Another method of contolling CO2 emissions is to allocate a certain number of permits to those who are responsible for emissions. A company may be given enough permits to allocate 10,000 tonnes of CO2/year. If a company can improve its efficiency and reduce its emissions below this amount, say to 9,000 tonnes, it can resell its unused permits at a profit. This gives companies a financial incentive to reduce emissions.
Another company may actually increase its emissions, say to 11,000 tonnes, in which it would have to buy permits from someone else to cover this difference. If it does not buy enough permits it is heavily fined. In this manner producers are encouraged to reduce, or at least not to increase, their output of greenhouse gases.
It also benefits the overall economy as the companies who can reduce emissions most cheaply will do so, and sell the excess to others who cannot. This allows a nation's overall targets to be achieved without imposing binding restraints on each individual company.
The European Union has begun its own Emissions Trading Scheme, which allocates a number of permits to companies in the industries that produce most CO2. These permits can be bought and sold anywhere in the European Union, and should help the EU to cut emissions more efficiently than by non-tradeable restraints.
Whilst the introduction of an emissions trading system is welcome there are difficulties about its use in practice. Firstly, the total number of permits allocated must be low enough to actually help in the overall reduction of emissions. As the trading system has only recently been introduced the EU has authorised enough permits to make life comfortable for the scheme's participants. This is understandable in the early stages but will need to be addressed once the scheme has been established.
Secondly, once the overall emissions level has been agreed it is necessary to find a fair way to allocate permits between companies. A natural solution would be to auction the permits so that those who need most will buy most, and would mean that the polluter pays. The EU has chosen to give permits away for free, which makes involvement in the scheme more attractive to industry, but raises questions about justice and fairness.
A distribution of permits based on historical emissions would punish those who are already efficient. An allocation based on future projections would reduce incentives to immediately cut emissions. A system based on the industry's best practice may penalise those who for legitimate reasons cannot be as efficient as their competitors.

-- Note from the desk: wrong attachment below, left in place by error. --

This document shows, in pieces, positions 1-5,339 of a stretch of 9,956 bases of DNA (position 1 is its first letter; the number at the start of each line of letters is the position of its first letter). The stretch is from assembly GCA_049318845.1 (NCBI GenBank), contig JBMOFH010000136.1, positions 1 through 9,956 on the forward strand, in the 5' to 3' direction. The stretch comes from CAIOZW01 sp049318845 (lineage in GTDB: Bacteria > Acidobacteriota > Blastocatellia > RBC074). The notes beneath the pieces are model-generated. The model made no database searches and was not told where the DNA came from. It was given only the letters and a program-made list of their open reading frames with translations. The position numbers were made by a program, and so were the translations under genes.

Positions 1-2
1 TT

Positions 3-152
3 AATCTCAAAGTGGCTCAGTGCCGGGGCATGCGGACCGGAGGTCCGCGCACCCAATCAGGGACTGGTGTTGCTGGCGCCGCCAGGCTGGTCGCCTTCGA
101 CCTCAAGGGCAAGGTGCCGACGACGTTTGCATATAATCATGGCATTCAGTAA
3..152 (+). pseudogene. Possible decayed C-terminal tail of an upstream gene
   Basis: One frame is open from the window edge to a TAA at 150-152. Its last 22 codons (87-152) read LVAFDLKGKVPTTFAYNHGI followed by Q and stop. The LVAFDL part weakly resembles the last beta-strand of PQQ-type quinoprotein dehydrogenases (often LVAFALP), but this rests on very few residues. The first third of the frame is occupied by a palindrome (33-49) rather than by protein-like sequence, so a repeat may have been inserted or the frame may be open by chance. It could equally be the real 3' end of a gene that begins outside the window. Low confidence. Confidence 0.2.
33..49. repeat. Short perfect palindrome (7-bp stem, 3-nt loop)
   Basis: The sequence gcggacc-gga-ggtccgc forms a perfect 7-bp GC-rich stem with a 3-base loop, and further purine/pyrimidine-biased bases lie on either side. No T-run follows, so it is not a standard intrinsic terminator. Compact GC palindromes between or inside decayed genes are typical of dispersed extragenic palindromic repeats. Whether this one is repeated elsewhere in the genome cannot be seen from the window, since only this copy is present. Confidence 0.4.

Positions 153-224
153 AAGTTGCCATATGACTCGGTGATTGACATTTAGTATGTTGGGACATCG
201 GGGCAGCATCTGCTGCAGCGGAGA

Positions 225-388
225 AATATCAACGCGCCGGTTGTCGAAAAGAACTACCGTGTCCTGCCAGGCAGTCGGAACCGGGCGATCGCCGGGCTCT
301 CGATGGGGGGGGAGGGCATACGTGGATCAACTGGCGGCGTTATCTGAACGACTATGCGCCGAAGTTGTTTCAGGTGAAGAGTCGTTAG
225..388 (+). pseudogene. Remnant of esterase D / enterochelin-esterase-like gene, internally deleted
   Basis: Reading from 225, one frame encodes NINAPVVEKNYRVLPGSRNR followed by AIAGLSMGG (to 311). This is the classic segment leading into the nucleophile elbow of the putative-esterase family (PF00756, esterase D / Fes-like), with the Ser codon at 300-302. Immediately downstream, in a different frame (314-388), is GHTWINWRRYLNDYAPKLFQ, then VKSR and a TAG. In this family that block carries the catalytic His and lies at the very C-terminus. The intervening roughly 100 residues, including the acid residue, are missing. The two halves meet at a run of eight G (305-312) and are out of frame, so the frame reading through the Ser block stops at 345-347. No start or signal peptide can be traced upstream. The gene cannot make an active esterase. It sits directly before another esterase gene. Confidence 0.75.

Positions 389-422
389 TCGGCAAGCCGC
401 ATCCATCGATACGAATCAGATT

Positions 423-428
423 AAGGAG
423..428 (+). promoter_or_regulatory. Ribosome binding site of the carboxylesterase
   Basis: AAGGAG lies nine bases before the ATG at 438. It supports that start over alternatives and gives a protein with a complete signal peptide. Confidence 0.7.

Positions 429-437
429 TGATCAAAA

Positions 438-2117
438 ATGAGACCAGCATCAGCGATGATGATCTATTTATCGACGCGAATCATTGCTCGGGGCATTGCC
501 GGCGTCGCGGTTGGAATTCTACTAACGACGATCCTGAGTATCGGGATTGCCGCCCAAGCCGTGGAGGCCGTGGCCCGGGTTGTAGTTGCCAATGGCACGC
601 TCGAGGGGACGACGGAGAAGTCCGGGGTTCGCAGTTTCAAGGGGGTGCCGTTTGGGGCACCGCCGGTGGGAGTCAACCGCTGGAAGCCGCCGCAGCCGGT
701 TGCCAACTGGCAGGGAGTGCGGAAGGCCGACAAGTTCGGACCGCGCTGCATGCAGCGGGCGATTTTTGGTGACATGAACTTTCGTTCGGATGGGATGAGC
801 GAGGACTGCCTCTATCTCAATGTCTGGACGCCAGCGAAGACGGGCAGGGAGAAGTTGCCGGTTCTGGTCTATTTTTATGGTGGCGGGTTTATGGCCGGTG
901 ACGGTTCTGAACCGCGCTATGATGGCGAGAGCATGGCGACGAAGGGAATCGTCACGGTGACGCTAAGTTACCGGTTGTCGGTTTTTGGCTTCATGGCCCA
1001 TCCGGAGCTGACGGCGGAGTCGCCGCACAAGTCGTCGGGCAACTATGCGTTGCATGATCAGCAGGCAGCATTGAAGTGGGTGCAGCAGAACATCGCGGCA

The trading system can be effective letting market mechanisms influence industry decisions, but until permits are auctioned this cannot be fully achieved.
Two extensions of the Emissions Trading Scheme have also been proposed. The Clean Development Mechanism involves poorer developing nations cutting their emissions, and selling that reduction to wealthier developed nations. This encourages poorer nations to cut their emissions, as they can sell their cuts at a profit, and would allow worldwide emissions to be reduced even if developed nations could not cut emissions within their own borders.
A similar scheme is Joint Implementation which allows developed nations to work on projects in other developed nations to achieve overall reductions in emissions. The key challenge with these mechanisms is how effectively they can be monitored. The potential for fraud and corruption seems to be considerable, and an overly burdensome oversight may be necessary to maintain integrity.
Another example of CO2 trading can be implemented on a personal individual level. Each of us is responsible for some CO2 emissions. Rather than trying to abandon the use of energy, which is impossible, we can offset our emissions by financing projects which cut emissions elsewhere.
There are many organisations available which offer this personal carbon trading but the price to offset each tonne of CO2 varies considerably between them. One of the lowest priced, CarbonFund.org, promises to offset a tonne of our CO2 emissions for about $3 by planting trees or encouraging the use of renewable energy. They also offer a CO2 calculator to estimate how much CO2 you are responsible for emitting each year, allowing you to estimate how much you need to offset.